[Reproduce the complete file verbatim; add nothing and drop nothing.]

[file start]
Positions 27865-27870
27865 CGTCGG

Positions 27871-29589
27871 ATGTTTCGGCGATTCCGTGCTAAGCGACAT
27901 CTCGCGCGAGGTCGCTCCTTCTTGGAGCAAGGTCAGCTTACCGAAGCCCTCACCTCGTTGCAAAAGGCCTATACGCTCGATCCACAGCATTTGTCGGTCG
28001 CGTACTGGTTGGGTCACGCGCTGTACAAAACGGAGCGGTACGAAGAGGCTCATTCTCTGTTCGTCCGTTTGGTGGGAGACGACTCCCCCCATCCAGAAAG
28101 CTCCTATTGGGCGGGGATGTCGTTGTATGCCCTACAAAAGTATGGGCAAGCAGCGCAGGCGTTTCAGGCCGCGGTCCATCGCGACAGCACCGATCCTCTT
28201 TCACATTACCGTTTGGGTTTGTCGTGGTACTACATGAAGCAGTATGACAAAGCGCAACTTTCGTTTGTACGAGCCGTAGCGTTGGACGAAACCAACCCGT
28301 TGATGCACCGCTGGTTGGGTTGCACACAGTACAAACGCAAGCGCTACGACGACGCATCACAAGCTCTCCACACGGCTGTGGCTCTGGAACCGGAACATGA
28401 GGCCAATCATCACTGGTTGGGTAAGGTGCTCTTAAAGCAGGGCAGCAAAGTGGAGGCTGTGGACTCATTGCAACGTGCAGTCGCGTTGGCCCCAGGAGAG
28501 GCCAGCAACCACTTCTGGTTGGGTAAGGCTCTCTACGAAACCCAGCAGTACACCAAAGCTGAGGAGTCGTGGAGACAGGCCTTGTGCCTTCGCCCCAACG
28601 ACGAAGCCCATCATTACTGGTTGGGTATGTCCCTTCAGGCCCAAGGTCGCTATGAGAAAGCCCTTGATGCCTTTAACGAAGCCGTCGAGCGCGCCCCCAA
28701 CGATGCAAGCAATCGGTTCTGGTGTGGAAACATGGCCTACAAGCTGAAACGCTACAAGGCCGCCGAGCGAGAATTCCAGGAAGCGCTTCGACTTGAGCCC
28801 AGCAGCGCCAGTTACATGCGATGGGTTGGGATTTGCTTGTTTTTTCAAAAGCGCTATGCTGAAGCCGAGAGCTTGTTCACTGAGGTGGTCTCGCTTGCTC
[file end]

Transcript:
Positions 27865-27870
27865 CGTCGG

Positions 27871-29589
27871 ATGTTTCGGCGATTCCGTGCTAAGCGACAT
27901 CTCGCGCGAGGTCGCTCCTTCTTGGAGCAAGGTCAGCTTACCGAAGCCCTCACCTCGTTGCAAAAGGCCTATACGCTCGATCCACAGCATTTGTCGGTCG
28001 CGTACTGGTTGGGTCACGCGCTGTACAAAACGGAGCGGTACGAAGAGGCTCATTCTCTGTTCGTCCGTTTGGTGGGAGACGACTCCCCCCATCCAGAAAG
28101 CTCCTATTGGGCGGGGATGTCGTTGTATGCCCTACAAAAGTATGGGCAAGCAGCGCAGGCGTTTCAGGCCGCGGTCCATCGCGACAGCACCGATCCTCTT
28201 TCACATTACCGTTTGGGTTTGTCGTGGTACTACATGAAGCAGTATGACAAAGCGCAACTTTCGTTTGTACGAGCCGTAGCGTTGGACGAAACCAACCCGT
28301 TGATGCACCGCTGGTTGGGTTGCACACAGTACAAACGCAAGCGCTACGACGACGCATCACAAGCTCTCCACACGGCTGTGGCTCTGGAACCGGAACATGA
28401 GGCCAATCATCACTGGTTGGGTAAGGTGCTCTTAAAGCAGGGCAGCAAAGTGGAGGCTGTGGACTCATTGCAACGTGCAGTCGCGTTGGCCCCAGGAGAG
28501 GCCAGCAACCACTTCTGGTTGGGTAAGGCTCTCTACGAAACCCAGCAGTACACCAAAGCTGAGGAGTCGTGGAGACAGGCCTTGTGCCTTCGCCCCAACG
28601 ACGAAGCCCATCATTACTGGTTGGGTATGTCCCTTCAGGCCCAAGGTCGCTATGAGAAAGCCCTTGATGCCTTTAACGAAGCCGTCGAGCGCGCCCCCAA
28701 CGATGCAAGCAATCGGTTCTGGTGTGGAAACATGGCCTACAAGCTGAAACGCTACAAGGCCGCCGAGCGAGAATTCCAGGAAGCGCTTCGACTTGAGCCC
28801 AGCAGCGCCAGTTACATGCGATGGGTTGGGATTTGCTTGTTTTTTCAAAAGCGCTATGCTGAAGCCGAGAGCTTGTTCACTGAGGTGGTCTCGCTTGCTC